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Shohei Ohtani quietly hones his pitches in 'B' game between Angels and Brewers

When pursuing the historic, something so wildly ambitious that it hasn’t been done successfully in nearly 100 years, the journey can drop you in some strange places.

So, on Friday, there Shohei Ohtani stood, on a mound in the middle of a largely vacant spring training stadium, pitching to a player wearing a Milwaukee Brewers jersey, jersey No. 92.

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It was barely 10 a.m.

The place was so quiet that the chatter coming from the dugouts could be heard over the birds chirping nearby.

The setting was an odd one, an awkward one too, especially for a sensation. And an international sensation, at that.

Six pitches later, Ohtani had the first of his eight strikeouts, his second exhibition start as an Angel featuring plenty of highlights for something that lasted only 2 2/3 innings.

That’s right, 2 2/3 innings, meaning Ohtani struck out every batter he retired, while giving up two runs and four hits to the others.

“I feel like I made a step forward,” he said later through an interpreter. “I am more satisfied with this outing.”

This was a “B” game, a common practice in spring training, teams arranging the morning matchups typically for the benefit of pitchers trying to build arm strength.

The Angels and Brewers — represented by lineups otherwise consisting mostly of minor leaguers — played inside Maryvale Baseball Park, in front of a few fans, a bunch of scouts and a ton of media.

Though the stands were largely unoccupied, the anticipated attention back in Japan was such that the practice game was shown on live television, despite the first pitch coming at 2 a.m. Saturday, Tokyo time.

Whatever the audience, Ohtani expertly bent breaking pitches, fired mid-90s fastballs and generally displayed the promise that had teams lining up for the chance to recruit him in the offseason.

“That slider…” catcher Rene Rivera said. “You see the hitters jumping back thinking they're going to get hit and the ball is right on the corner.”

Ohtani threw 52 pitches, only one of which was hit hard. He relied on his slider and fastball and mixed in his curve and split-finger pitch, explaining, “I felt like I was in the zone.”

He probably meant the strike zone, though Ohtani did appear to be fairly locked in, as well. Two of the Brewers’ hits deflected off the gloves of Angels.

He struck out the side in the first inning and had two strikeouts in the second, which was ended early for purposes of Ohtani’s pitch count.

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In the third, he struck out all three hitters he faced and needed only 13 pitches to do so, Ohtani finishing with his most impressive stretch yet as an Angel.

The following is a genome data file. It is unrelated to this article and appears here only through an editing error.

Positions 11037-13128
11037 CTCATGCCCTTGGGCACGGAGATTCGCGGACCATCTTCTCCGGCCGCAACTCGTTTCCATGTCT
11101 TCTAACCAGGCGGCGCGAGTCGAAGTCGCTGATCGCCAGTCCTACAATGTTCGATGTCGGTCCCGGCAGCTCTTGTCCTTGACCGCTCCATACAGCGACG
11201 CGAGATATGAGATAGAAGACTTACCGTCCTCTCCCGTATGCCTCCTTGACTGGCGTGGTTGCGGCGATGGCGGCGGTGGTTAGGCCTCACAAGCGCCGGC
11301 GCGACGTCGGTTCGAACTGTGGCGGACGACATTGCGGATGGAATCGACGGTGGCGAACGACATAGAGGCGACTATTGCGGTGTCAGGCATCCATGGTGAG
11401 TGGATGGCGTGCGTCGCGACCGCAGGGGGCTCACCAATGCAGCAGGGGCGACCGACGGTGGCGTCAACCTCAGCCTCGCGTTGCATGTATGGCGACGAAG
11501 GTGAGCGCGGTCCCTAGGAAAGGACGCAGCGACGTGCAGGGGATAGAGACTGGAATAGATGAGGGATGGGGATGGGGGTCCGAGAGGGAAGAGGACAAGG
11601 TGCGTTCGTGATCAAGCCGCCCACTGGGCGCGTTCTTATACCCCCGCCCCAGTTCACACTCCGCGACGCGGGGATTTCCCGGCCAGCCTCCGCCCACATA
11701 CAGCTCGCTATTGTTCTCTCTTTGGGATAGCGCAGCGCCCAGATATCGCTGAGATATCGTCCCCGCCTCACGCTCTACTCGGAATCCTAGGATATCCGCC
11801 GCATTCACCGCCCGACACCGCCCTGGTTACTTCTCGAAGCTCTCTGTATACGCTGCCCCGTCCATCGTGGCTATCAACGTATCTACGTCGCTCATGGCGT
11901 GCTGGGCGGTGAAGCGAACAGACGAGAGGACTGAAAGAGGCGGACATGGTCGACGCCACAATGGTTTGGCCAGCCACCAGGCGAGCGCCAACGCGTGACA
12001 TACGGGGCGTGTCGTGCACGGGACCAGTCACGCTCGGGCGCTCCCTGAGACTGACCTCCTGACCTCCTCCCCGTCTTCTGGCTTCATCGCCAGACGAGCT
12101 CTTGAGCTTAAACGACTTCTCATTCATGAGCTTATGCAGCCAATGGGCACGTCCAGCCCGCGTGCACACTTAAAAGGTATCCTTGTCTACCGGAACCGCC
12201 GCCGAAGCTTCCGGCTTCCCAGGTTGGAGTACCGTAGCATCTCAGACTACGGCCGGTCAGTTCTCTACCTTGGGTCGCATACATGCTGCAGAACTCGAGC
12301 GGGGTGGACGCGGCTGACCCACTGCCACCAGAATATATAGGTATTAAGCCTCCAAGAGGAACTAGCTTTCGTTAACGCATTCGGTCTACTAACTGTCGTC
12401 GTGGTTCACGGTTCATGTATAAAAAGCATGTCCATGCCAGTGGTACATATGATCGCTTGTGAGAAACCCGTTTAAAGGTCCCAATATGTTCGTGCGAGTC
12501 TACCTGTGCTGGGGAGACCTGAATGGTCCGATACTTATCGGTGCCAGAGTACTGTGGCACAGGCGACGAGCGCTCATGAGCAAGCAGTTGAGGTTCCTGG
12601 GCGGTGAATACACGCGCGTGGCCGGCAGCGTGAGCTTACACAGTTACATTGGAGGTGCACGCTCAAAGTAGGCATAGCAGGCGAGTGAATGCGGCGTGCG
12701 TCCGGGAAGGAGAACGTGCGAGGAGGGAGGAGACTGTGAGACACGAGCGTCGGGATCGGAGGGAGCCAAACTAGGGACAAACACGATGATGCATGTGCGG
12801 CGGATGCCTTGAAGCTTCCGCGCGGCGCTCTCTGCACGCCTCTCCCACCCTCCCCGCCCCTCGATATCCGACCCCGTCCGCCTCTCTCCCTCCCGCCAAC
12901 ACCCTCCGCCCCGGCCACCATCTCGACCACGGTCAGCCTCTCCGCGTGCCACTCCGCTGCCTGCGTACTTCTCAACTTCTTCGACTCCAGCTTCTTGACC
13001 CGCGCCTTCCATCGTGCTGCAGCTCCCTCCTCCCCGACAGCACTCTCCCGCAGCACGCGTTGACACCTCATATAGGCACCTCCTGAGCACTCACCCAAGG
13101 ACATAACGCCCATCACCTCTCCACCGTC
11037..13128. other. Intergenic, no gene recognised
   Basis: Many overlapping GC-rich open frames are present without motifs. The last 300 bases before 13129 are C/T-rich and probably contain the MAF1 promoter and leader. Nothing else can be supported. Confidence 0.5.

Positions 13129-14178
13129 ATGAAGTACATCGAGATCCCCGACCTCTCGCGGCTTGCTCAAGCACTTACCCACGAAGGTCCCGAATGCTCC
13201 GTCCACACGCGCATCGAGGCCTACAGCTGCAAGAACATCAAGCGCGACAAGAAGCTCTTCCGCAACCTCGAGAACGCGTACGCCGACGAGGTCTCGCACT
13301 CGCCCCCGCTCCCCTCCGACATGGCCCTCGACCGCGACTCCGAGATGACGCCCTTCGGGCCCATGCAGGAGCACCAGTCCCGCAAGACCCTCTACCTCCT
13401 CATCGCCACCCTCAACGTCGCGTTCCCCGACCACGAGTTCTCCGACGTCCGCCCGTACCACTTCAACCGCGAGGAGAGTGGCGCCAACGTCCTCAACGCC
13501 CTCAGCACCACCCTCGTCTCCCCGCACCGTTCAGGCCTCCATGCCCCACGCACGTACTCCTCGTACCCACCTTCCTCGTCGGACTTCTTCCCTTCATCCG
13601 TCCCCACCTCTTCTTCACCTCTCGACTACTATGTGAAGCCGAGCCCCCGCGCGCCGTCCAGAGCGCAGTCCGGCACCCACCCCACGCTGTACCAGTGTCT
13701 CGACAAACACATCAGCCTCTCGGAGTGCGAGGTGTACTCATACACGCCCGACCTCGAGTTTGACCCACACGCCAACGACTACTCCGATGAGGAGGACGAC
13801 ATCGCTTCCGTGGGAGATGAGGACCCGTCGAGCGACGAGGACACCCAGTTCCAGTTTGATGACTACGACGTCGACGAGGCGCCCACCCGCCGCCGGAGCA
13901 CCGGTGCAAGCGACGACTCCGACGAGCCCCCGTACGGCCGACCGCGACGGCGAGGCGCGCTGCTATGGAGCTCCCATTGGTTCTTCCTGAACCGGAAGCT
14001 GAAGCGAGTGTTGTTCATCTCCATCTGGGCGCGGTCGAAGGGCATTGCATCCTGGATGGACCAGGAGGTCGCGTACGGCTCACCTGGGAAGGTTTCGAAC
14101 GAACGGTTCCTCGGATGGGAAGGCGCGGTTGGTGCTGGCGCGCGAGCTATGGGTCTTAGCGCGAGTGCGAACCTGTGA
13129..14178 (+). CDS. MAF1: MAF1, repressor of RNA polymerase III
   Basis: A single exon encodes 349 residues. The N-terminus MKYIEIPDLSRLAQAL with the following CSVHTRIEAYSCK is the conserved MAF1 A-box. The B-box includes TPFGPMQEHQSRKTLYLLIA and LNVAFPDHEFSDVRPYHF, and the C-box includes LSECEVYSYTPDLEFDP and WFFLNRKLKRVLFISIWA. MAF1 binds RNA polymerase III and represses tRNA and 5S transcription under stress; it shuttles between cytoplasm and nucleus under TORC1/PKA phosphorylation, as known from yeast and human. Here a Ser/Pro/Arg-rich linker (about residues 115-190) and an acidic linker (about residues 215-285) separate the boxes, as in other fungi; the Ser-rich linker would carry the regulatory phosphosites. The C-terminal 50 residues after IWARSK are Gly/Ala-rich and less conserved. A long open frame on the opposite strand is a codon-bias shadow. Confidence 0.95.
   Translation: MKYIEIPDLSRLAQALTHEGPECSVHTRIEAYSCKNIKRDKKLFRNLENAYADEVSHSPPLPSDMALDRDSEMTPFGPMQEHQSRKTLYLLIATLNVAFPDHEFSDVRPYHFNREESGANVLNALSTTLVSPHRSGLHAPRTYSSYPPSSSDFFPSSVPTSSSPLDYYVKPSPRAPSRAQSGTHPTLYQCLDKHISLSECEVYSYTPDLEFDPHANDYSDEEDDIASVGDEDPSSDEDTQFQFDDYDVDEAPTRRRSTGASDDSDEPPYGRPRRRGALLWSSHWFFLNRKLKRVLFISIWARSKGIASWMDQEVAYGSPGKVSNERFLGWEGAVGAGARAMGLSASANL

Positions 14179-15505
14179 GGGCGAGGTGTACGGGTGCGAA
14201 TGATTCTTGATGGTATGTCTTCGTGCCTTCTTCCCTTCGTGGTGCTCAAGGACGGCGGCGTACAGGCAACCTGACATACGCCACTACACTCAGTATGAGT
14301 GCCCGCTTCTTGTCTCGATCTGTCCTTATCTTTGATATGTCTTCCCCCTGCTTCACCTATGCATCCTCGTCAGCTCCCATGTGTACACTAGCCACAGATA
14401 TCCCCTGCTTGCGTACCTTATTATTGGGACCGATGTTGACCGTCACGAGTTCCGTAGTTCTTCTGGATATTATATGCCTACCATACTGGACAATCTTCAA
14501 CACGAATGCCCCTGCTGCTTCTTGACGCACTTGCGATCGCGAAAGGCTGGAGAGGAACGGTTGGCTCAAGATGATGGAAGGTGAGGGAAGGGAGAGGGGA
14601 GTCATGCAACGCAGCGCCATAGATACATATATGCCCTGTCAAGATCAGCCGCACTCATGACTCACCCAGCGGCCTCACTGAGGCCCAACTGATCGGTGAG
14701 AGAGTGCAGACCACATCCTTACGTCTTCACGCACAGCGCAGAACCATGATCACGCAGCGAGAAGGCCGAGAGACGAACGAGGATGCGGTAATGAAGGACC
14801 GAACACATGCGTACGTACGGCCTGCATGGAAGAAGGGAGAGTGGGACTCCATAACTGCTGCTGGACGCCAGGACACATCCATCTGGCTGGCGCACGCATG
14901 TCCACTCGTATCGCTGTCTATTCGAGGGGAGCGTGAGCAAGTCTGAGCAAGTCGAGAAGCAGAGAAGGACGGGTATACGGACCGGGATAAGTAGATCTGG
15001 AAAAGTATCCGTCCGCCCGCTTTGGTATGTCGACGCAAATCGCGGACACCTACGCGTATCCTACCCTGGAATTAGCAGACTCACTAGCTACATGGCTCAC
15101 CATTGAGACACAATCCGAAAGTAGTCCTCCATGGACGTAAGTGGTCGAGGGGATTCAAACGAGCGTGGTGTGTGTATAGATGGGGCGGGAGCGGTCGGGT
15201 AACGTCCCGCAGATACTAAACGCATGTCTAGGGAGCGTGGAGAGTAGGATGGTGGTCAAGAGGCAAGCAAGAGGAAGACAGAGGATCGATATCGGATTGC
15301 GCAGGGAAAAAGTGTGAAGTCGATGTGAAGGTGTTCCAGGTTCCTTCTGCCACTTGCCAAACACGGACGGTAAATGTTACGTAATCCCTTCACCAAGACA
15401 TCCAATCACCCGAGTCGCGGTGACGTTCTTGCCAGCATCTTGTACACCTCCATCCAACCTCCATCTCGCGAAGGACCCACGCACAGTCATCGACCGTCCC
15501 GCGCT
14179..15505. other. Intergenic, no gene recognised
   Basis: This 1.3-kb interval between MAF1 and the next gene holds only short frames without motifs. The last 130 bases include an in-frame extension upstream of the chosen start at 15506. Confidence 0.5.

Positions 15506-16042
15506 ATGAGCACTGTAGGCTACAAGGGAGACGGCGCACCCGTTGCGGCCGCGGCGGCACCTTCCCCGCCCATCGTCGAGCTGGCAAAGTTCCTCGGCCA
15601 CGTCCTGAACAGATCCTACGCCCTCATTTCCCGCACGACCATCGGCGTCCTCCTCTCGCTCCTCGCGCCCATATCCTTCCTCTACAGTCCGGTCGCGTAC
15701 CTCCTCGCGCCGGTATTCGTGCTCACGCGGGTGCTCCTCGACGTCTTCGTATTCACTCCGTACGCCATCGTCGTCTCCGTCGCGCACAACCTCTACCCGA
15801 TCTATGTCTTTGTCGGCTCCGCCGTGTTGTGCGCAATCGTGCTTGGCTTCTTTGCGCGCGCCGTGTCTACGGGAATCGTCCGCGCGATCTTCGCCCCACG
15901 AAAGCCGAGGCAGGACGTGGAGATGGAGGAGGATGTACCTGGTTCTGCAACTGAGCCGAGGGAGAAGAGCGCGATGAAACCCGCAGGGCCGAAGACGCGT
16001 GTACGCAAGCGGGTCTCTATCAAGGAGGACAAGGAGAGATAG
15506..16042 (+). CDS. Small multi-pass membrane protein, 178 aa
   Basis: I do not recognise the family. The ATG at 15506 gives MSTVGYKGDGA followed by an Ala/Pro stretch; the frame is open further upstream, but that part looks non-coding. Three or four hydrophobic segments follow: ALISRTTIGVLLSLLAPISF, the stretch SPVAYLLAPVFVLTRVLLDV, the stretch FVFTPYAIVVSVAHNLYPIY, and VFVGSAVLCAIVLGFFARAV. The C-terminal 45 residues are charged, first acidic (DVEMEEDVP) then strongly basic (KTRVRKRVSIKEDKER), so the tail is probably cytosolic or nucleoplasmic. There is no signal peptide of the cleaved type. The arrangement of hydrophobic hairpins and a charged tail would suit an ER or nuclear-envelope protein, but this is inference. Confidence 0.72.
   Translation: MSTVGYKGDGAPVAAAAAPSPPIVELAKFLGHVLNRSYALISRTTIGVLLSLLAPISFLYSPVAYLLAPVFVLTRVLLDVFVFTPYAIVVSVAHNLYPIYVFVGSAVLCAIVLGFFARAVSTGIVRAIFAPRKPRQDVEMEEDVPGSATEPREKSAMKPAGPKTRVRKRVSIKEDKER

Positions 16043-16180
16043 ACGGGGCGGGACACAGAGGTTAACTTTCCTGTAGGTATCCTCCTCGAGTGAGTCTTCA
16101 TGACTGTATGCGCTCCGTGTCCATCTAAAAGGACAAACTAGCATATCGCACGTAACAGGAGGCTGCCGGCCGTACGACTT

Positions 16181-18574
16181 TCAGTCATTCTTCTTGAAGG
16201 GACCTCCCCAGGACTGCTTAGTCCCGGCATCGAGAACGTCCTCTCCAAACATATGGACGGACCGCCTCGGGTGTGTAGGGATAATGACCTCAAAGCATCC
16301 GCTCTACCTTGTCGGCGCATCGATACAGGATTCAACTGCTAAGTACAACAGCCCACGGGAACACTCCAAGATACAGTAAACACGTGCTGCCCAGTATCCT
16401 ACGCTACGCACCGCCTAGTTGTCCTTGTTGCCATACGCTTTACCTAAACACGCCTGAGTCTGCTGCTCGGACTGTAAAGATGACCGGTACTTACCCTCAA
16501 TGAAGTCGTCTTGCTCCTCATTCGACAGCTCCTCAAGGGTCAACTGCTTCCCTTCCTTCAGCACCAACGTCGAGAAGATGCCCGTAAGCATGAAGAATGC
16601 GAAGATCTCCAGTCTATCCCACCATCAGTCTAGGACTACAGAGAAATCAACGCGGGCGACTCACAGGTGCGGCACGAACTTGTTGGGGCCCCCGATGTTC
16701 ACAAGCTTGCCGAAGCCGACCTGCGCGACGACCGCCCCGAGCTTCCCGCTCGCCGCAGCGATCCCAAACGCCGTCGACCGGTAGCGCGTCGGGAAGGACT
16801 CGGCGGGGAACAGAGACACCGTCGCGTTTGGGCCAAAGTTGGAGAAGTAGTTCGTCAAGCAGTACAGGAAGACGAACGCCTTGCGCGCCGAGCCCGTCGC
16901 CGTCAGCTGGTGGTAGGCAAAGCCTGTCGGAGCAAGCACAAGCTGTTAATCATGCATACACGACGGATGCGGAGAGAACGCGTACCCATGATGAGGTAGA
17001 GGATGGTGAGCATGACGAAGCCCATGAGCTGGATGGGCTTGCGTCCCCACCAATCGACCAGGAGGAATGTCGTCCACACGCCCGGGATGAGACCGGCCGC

“He’s working hard for it,” Rivera said. “Japanese players, they’re really dedicated to their jobs. You can tell when they work so hard to be the best they can be.”

Ohtani’s biggest obstacle Friday might have been growing accustomed to the mound as he continues to adjust from playing in Japan.

In his first start, during which he worked 1 1/3 innings against the Brewers, he also struggled trying to stay warm while the Angels were batting. On Friday, he spent time between innings throwing a baseball against a wall in the bullpen.

“The main thing for him,” Rivera said, “is to just feel comfortable out there.”

Playing three hours before Garrett Richards would throw the first pitch in the Angels’ Cactus League game against the Chicago Cubs, Ohtani did appear more settled in this start.

His control and command both looked better and, Rivera explained, the pitches he bounced were done so on purpose.

“Shohei was what we expected,” manager Mike Scioscia said. “He pitched a strong three innings.”

In Japan last season, Ohtani’s team, the Hokkaido Nippon-Ham Fighters, drew an average of about 30,000 per game. His first two spring training starts combined have come before fewer than 7,000.

As for Ohtani pursuing a big league career as a hitter and pitcher, Rivera likened his potential two-way impact to that of Madison Bumgarner, the San Francisco Giants pitcher known for his skills with a bat.

Rivera also said playing both ways is a pursuit in which he has no interest.

“I couldn’t do that,” he said. “All the running that pitchers do and to hit at the same time too, that’d be tough. But he’s done it before in Japan. I think he feels comfortable with it. He likes it.”

On Friday, the Angels liked it, too.

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